Use this URL to cite or link to this record in EThOS: http://ethos.bl.uk/OrderDetails.do?uin=uk.bl.ethos.485283
Title: Resistance to antimicrobial agents in Campylobacter isolated from chickens raised in intensive and organic farms and its implications for the management of risk to human health
Author: Soonthornchaikul, Nantika
ISNI:       0000 0001 3471 4448
Awarding Body: Middlesex University
Current Institution: Middlesex University
Date of Award: 2006
Availability of Full Text:
Access from EThOS:
Access from Institution:
Abstract:
The use of antimicrobials in poultry may lead to the emergence of resistant micro-organisms that could cause additional health risk to humans through food consumption. This study aims to investigate the relative health risks from Campylobacter and its antimicrobial resistance associated with chicken raised in organic and intensive rearing systems. Three groups of chicken were tested, pre-packaged intensively reared (PIC) and pre-packaged organically reared chickens (POC) both purchased from supermarkets and unwrapped intensively reared (BIC) chickens purchased from butcher' shops in London. Thirty chickens were randomly sampled for each group. Campylobacter was isolated using three culture methods and enumerated using most probable number method (MPN). A modified MPN was also developed for the study. Resistance rates to three antimicrobials were determined using an agar dilution method. Numbers and antimicrobial resistance rates of campylobacter were used in consumer risk models to calculate health risks. The BICs harboured significantly highest numbers of Campylobacter (8.0+0.81log₁₀MPN/g), followed by the POCs and PICs. All isolates from all groups of chickens were resistant to erythromycin and nalidixic acid. All isolates from the POCs were susceptible to ciprofioxacin, whereas 8.7% of the PICs and 26.7% of the BICs harboured resistant isolates. The calculated risk of campylobacter associated illness related to the consumption of chicken meals using the dose response relationship model was found to be the highest for the BICs group (33% probability). However, this is the worst case scenario. If elevated internal temperatures (63°C-72°C) are achieved for a sufficient length of time (1-5 minutes), this risk is reduced to <1 %. High resistance rates to antimicrobials may generate additional risk where levels of infection are high. Potential intervention options for the reduction of campylobacter load in chickens and the control of antimicrobial resistance were considered. The most significant factors found were the initial number of organisms, personal hygiene practices and cooking procedures.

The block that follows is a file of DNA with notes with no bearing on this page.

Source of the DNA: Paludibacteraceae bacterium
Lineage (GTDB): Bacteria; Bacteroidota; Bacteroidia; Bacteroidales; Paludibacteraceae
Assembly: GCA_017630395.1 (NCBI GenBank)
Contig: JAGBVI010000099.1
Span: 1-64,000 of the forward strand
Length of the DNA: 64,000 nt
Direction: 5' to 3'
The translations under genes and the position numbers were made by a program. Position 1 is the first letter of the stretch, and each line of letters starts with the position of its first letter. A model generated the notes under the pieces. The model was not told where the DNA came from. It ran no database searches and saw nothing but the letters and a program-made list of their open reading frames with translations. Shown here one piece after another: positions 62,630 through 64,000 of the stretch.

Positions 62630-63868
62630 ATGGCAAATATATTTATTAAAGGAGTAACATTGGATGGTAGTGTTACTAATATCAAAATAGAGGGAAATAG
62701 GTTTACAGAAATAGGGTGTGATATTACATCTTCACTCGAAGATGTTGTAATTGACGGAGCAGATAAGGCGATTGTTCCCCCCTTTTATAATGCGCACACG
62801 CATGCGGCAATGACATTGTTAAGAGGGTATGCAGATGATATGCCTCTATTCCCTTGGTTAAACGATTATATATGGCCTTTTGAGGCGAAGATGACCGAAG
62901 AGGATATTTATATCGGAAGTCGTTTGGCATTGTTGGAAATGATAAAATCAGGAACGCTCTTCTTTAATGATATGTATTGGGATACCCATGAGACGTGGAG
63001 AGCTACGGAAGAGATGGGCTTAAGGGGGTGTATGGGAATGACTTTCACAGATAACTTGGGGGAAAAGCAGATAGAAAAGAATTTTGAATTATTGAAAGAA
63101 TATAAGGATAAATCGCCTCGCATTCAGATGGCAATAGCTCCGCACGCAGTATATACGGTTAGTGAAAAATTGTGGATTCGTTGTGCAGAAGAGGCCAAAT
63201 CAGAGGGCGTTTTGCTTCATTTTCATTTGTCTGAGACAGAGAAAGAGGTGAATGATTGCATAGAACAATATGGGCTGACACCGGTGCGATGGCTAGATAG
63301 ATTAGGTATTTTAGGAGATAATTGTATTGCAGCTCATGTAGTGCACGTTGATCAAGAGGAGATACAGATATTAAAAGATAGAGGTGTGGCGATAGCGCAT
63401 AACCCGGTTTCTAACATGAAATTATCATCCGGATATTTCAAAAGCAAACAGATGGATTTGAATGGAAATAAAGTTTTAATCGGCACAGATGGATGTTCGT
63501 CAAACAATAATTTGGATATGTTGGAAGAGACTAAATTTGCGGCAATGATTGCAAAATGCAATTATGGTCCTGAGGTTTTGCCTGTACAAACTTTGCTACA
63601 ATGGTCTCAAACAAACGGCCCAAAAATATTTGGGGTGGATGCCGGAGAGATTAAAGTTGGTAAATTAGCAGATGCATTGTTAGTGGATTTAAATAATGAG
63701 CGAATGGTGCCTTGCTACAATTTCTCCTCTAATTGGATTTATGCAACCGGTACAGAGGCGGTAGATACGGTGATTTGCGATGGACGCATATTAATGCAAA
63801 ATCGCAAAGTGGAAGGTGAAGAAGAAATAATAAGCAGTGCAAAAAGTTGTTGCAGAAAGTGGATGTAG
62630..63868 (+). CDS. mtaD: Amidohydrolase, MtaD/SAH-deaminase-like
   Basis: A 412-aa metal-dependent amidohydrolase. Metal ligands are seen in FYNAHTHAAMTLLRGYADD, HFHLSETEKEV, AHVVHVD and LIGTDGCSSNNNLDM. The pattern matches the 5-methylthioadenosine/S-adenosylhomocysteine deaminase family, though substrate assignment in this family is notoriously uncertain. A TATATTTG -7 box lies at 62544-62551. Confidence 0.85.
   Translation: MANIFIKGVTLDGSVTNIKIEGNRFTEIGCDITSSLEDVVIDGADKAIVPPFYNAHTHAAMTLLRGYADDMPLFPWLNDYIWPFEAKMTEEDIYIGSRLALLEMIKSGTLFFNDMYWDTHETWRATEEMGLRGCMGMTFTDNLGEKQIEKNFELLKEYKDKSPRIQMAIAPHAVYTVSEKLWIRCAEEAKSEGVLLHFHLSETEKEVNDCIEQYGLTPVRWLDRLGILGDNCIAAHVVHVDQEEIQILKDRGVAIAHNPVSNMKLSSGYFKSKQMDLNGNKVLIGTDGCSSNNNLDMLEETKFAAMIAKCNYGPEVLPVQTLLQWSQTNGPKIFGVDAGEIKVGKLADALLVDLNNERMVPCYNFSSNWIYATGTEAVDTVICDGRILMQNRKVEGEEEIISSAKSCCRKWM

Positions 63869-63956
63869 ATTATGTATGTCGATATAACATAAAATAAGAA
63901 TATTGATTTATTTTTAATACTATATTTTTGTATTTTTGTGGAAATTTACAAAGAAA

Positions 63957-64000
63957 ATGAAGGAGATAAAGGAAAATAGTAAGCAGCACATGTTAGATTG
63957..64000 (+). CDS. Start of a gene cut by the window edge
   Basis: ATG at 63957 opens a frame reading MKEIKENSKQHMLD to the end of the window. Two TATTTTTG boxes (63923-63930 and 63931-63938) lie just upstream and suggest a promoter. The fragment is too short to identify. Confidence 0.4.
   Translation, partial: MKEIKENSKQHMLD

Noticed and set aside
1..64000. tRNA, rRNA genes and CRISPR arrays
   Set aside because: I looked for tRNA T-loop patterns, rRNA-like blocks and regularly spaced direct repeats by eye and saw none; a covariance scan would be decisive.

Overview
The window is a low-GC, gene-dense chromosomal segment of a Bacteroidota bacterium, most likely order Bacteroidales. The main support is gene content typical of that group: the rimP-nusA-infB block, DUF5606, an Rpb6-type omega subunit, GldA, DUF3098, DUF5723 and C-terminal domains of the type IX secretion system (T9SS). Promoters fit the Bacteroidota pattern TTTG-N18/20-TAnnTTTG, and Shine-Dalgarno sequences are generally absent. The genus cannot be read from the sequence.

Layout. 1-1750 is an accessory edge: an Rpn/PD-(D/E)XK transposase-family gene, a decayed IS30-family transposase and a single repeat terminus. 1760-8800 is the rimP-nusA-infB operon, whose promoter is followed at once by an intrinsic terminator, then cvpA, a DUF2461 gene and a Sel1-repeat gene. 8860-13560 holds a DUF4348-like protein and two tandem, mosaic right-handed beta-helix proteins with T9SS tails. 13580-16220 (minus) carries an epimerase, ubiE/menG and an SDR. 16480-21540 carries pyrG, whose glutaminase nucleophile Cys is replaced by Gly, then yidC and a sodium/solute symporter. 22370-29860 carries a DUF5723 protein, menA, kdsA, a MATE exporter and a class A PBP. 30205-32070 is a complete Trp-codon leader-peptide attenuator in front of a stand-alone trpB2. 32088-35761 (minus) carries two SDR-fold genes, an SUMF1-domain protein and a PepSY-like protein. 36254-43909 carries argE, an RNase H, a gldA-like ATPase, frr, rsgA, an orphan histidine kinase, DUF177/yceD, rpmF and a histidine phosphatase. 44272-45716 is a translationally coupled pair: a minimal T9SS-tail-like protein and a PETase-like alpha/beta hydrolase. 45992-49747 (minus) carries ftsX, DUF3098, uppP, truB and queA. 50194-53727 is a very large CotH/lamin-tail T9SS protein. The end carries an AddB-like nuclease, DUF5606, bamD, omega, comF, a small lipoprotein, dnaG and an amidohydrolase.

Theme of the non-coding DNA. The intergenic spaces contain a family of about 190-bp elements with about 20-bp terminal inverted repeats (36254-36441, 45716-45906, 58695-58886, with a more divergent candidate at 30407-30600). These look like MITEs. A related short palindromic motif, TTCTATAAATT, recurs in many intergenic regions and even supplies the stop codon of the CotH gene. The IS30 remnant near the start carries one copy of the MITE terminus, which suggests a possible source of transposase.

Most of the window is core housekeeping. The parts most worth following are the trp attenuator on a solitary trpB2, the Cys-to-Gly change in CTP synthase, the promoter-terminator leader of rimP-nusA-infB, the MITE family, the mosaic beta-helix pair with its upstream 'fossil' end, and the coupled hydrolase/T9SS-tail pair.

Supervisor: Not available Sponsor: Not available
Qualification Name: Thesis (Ph.D.) Qualification Level: Doctoral
EThOS ID: uk.bl.ethos.485283  DOI: Not available
Share: